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Food King, Inc. v. Norkus Enterprises, Inc.

2006 WL 3674997 (U.S. Dist. Ct. D. N.J. 2006) (Unpublished)

BANKRUPTCY; LIENS—When a Bankruptcy Court’s Sale Order transfers assets free and clear from all liens of any kind or nature whatsoever, those assets are sold free of any causes of actions or claims, including claims from disappointed bidders that a successful bidder has tortiously interfered with the unsuccessful bidder’s prospective economic advantage.

One member of a supermarket wholesaler’s cooperative sued another member the cooperative concerning a transaction that took place in the Bankruptcy Court. A third member of the cooperative filed for bankruptcy and solicited bids for the purchase of its business as a going concern. It had received various offers, including from two of the other members of the cooperative. One of those offers was the highest. Therefore, the bankrupt company entered into an asset purchase agreement and submitted the transaction to the Bankruptcy Court for a sale auction whereat higher or better offers might be submitted. At that bankruptcy sale auction, the second member of the cooperative made the highest offer and was awarded the purchase contract for the bankrupt supermarket’s assets. The Bankruptcy Court approved the sale without objection from any of the other bidders or from any other parties. Its Order stated that the Asset Purchase Agreement constituted “a legal, valid and effective transfer of the acquired assets free and clear from all liens of any kind or nature whatsoever.” The Order defined “Liens” as including, “among other things, any and all security interests, encumbrances, claims, mortgages, deeds of trust, pledges, covenants, restrictions, contracts, rights of recovery, judgments, orders, debts, and causes of action to the fullest extent of the law.”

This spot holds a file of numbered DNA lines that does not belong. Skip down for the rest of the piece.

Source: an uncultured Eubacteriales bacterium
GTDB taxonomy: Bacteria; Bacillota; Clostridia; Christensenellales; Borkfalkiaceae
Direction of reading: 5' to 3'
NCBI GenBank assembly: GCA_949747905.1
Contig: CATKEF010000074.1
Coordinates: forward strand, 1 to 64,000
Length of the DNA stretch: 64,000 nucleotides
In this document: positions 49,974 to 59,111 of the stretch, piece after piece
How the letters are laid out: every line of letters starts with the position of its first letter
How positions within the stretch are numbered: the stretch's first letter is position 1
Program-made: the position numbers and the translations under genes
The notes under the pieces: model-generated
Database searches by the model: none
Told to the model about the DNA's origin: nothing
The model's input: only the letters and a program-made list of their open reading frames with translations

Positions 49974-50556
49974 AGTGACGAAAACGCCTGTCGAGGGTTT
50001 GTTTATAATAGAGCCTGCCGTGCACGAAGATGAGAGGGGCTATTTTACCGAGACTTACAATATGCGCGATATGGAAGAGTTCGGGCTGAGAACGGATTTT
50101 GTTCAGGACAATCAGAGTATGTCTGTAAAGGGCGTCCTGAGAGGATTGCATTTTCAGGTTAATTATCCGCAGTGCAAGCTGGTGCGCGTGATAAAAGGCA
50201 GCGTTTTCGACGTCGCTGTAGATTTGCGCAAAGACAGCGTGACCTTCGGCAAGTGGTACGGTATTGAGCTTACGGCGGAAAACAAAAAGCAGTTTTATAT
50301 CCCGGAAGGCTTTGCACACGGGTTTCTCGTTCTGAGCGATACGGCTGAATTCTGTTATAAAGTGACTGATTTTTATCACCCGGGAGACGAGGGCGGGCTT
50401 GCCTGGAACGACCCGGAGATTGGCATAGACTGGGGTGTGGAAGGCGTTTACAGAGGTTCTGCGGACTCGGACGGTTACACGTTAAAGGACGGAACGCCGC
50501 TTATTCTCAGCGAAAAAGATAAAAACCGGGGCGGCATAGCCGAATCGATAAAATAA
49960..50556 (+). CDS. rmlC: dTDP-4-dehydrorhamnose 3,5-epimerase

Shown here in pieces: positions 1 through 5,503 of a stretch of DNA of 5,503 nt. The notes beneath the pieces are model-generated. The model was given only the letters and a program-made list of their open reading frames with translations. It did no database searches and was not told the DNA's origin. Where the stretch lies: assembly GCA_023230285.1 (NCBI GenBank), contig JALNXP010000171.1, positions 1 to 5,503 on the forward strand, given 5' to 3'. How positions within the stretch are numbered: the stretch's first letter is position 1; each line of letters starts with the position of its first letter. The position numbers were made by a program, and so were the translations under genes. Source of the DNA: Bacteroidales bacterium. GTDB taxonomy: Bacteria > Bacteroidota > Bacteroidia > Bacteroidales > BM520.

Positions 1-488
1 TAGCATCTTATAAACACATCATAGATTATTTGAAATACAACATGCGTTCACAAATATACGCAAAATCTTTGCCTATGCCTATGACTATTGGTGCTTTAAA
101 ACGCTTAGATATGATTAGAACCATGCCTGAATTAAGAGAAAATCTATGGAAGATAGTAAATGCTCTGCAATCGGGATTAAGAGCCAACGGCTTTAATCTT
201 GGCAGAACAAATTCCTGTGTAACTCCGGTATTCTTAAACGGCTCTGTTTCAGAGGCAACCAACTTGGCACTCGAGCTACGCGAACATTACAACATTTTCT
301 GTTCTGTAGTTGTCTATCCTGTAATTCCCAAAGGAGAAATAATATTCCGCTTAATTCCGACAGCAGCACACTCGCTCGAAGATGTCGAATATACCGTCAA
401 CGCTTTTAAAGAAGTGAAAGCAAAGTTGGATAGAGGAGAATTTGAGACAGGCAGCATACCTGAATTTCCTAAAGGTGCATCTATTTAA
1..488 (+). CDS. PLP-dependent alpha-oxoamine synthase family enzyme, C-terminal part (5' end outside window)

The supermarket owner who had negotiated the original contract, but who had lost the purchase at the “highest and best” hearing, then sued the successful bidder. In that suit, it alleged that even though it did not object to the sale, and did not ask for a stay of the Sale Order, as it could have done, it was still entitled to pursue certain claims against the successful bidder. One of the claims was that the successful bidder had “unlawfully traded on the information he received as a member of [the supermarket wholesaler’s cooperative’s] executive committee and board of directors and also that the successful bidder violated a long standing cooperative policy that prohibited one member store “from seeking to acquire a supermarket that another ... member’s store is pursuing if that member is ‘has advanced the acquisition process to the application stage.’” Essentially, the unsuccessful bidder asserted “that its tortious interference with prospective economic advantage claim should not be dismissed because it [could] establish that it had a reasonable expectation of economic advantage that was lost as a direct result of the [successful bidder’s] malicious interference with its attempt to purchase [the bankrupt owner’s store].” The Court rejected that claim, noting that the Sale Order barred “any entity holding a lien arising out of [the sale of the store] from asserting such Lien.” The Court pointed out that the definition of “Liens” included causes of actions and claims. “Thus, [according to the Court] the Sale Order, which [the unsuccessful bidder] did not appeal, clearly prohibit[ed] the assertion of any causes of action or claims relating to or arising from [the sale of the store to the successful bidder], including but not limited to claims for damages.”

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